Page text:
Chance Design

Until recently I thought that the folks who twist themselves into pretzels in order to validate at least some form of intelligent design do so in order to defend their ever shrinking island of rationality in their quest to reasonably argue in favor of an intelligent creator. As it turned out, the issue goes deeper than that.

The motivation behind any and all intelligent design conjectures is not an attempt to demonstrate intelligence, not even design, per se but to vindicate the emergence and evolution of universe as a deliberate and intentional act. As I was told, without deliberate, intentional creation, the whole idea of God and all faith in such God goes away.

But is that really the case?

The traditional (and universal) view of deliberate Creator of monotheism is a transcendent and immanent (ground of) Being. A thinking and planning entity intentionally producing the physical in a way which leads to some desired outcome which then defines the particular meaning of each part of creation. Depending on school of thought, this Being is generally viewed as being able to, at least, communicate with its creation (if not directly influencing it), and is usually referenced as He.

However, this is a rather strange hybrid of various misinterpreted concepts.

Transcendent and immanent God is basically the Great Spirit of animism. Such God exists in a spiritual realm that transcends the physical. At the same time it permeates the physical as its immanent animating force. No matter how you twist it, such view is undiluted dualism.

Yet, the traditional animistic dualism considers Him of Yang, which makes up the spiritual realm (Heavenly Father) an equal counterpart to Her of Yin, which makes up the physical (Mother Earth). He, as the creative force, has then the intent or drive to shape Her, the receptive vessel that gives conceptual forms their actual palpability.

You can see this also in works of e.g. Carlos Castaneda, the godfather of modern spirituality, whose books are littered with the word “intent” and who treats it as one of the cornerstones of his ideas. He defines intent as a force in the universe to which everything that exists in cosmos is connected and which sorcerers who lose their self-importance (i.e. ego) can attune to in order to accomplish even the improbable.

Not only is it a perfect rendering of animistic worldview, it is also pretty much the description of Tao.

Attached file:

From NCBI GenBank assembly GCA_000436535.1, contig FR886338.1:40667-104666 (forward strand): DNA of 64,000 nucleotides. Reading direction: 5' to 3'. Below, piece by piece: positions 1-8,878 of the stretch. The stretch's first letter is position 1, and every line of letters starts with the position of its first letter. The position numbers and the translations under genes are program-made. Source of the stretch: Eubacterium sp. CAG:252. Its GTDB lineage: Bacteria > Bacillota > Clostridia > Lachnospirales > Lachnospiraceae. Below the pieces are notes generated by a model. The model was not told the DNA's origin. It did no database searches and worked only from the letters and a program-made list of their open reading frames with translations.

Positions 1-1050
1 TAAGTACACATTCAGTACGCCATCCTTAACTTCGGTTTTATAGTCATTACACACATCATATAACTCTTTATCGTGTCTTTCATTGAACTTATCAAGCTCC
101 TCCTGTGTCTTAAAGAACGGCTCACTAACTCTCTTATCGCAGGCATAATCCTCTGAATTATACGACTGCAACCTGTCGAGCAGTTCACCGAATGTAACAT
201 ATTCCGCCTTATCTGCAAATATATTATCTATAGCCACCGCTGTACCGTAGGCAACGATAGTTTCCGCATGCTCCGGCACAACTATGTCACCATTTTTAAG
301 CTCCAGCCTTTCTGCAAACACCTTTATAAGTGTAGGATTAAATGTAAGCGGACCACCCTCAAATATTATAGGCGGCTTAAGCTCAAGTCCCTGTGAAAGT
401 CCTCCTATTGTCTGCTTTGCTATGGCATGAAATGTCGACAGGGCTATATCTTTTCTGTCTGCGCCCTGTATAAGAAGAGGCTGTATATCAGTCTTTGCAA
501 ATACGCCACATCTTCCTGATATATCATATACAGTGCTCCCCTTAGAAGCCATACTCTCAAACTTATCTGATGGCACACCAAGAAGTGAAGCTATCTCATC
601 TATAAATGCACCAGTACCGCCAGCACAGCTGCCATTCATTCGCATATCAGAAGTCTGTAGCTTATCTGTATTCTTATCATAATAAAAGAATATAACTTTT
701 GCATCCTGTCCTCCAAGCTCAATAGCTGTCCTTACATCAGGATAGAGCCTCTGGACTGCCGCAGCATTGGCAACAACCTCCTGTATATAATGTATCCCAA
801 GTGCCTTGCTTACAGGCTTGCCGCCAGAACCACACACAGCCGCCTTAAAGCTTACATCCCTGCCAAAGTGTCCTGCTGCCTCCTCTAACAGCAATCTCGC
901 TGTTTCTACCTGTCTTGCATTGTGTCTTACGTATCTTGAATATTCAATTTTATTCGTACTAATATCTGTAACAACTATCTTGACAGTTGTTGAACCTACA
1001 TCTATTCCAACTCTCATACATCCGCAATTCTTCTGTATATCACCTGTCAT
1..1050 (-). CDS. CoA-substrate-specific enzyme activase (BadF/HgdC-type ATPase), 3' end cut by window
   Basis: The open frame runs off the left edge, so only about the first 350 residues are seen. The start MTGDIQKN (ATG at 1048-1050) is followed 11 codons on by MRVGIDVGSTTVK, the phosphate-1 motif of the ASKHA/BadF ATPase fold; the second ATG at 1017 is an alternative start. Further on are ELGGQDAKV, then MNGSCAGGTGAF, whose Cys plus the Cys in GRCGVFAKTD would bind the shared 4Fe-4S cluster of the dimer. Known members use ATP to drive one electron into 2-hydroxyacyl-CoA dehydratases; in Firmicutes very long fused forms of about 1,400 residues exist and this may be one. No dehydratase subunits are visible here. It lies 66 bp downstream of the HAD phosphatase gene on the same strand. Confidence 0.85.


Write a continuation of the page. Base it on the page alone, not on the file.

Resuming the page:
As you can see, although the word “intent” is used abundantly in all of those examples, there is no mention of deliberation. Creative intent does not ponder what to create. The conceptual force does not make plans to create A in order to arrive at B. Quite to the contrary — the pure power of creation at its peak rests on total detachment from outcomes.

Looking at other accounts reveals the same.

Creation of universe in Hinduism is described as “lila”. This Sanskrit term usually translates as “child’s play”. Even though a look into dictionary reveals a slightly broader meaning — a playful creation of graceful appearance (beauty) as a pastime or amusement — “lila”, in essence, indeed denotes a sort of “child’s play”.

Surprisingly, even in Bible you can read God saying out of the blue, “Let there be light,” and, voila, light emerges. It’s only ex-post that God proclaims the light to be good and rolls with it. You may call it random mutation followed by natural selection.

After all, objective observation of nature, in other words science, shows no deliberate intent in the way in which universe undergoes its changes. Nature is simply a self-interacting, self-organizing, and self-regulating system. And a self-regulating system that arises from itself is the only system that treats all of its components equally — no part of the universe gets a preferential treatment, not even physical laws, which in turn squares completely with the notion of an all-loving, benevolent, or impartial creator who upholds (because is) each of its creations with the same amount of affection.

So, the absence of deliberate intent does not make the idea of God and all belief in God go away, it only drastically changes the view of who or what God actually is. Conversely, deliberate design is in a sense an abuse of creativity. After all, we all know where good intentions lead, let alone the bad ones.

But what’s best is that you don’t have to rely on any of these secondhand accounts because you can observe and verify what they claim directly for yourself.

You only need a little bit of faith that you can do so.

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